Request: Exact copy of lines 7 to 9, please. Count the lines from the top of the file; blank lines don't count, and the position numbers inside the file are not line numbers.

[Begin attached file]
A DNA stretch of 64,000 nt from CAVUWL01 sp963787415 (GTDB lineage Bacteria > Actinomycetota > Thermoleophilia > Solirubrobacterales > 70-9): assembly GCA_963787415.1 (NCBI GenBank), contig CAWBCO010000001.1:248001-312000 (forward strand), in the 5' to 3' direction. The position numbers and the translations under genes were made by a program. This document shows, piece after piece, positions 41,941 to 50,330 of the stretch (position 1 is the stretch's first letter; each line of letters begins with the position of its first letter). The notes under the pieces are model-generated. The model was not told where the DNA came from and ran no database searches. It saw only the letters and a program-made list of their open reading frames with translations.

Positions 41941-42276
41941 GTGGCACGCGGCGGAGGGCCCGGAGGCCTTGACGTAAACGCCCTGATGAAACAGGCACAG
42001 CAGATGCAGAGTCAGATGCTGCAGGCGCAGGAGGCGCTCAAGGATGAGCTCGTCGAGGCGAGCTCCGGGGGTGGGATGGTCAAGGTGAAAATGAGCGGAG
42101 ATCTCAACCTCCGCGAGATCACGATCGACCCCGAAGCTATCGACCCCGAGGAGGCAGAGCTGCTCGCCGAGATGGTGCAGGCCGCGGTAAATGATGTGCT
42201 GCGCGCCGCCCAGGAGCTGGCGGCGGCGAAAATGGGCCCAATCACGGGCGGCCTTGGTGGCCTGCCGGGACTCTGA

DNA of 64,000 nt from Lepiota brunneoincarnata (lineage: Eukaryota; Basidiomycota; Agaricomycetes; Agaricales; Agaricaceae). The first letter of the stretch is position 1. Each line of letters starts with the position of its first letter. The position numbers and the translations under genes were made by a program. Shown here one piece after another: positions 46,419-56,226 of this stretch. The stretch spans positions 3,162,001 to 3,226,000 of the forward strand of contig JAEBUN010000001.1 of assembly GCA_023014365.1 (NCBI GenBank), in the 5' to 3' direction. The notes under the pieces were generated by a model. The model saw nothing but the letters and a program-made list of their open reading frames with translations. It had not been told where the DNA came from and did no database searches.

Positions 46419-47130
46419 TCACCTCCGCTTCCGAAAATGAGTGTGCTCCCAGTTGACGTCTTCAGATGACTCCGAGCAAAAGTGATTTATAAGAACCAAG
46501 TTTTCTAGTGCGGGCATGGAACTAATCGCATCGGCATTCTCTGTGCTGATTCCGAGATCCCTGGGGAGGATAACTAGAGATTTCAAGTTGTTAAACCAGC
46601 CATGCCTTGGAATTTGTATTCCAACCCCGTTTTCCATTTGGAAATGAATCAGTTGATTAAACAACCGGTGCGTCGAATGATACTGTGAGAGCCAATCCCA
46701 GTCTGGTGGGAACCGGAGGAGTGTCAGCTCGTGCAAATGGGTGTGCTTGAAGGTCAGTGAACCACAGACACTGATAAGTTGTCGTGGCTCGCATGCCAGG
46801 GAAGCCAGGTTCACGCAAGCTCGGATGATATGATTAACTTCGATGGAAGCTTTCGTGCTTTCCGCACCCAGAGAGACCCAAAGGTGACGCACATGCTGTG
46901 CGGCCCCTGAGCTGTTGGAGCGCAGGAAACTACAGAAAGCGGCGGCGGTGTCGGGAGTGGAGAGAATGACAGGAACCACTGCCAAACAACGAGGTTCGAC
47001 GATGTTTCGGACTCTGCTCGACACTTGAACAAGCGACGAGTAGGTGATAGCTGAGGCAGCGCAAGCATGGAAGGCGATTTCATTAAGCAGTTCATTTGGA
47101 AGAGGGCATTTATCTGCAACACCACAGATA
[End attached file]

DNA of 64,000 nt from Lepiota brunneoincarnata (lineage: Eukaryota; Basidiomycota; Agaricomycetes; Agaricales; Agaricaceae). The first letter of the stretch is position 1. Each line of letters starts with the position of its first letter. The position numbers and the translations under genes were made by a program. Shown here one piece after another: positions 46,419-56,226 of this stretch. The stretch spans positions 3,162,001 to 3,226,000 of the forward strand of contig JAEBUN010000001.1 of assembly GCA_023014365.1 (NCBI GenBank), in the 5' to 3' direction. The notes under the pieces were generated by a model. The model saw nothing but the letters and a program-made list of their open reading frames with translations. It had not been told where the DNA came from and did no database searches.

Positions 46419-47130
46419 TCACCTCCGCTTCCGAAAATGAGTGTGCTCCCAGTTGACGTCTTCAGATGACTCCGAGCAAAAGTGATTTATAAGAACCAAG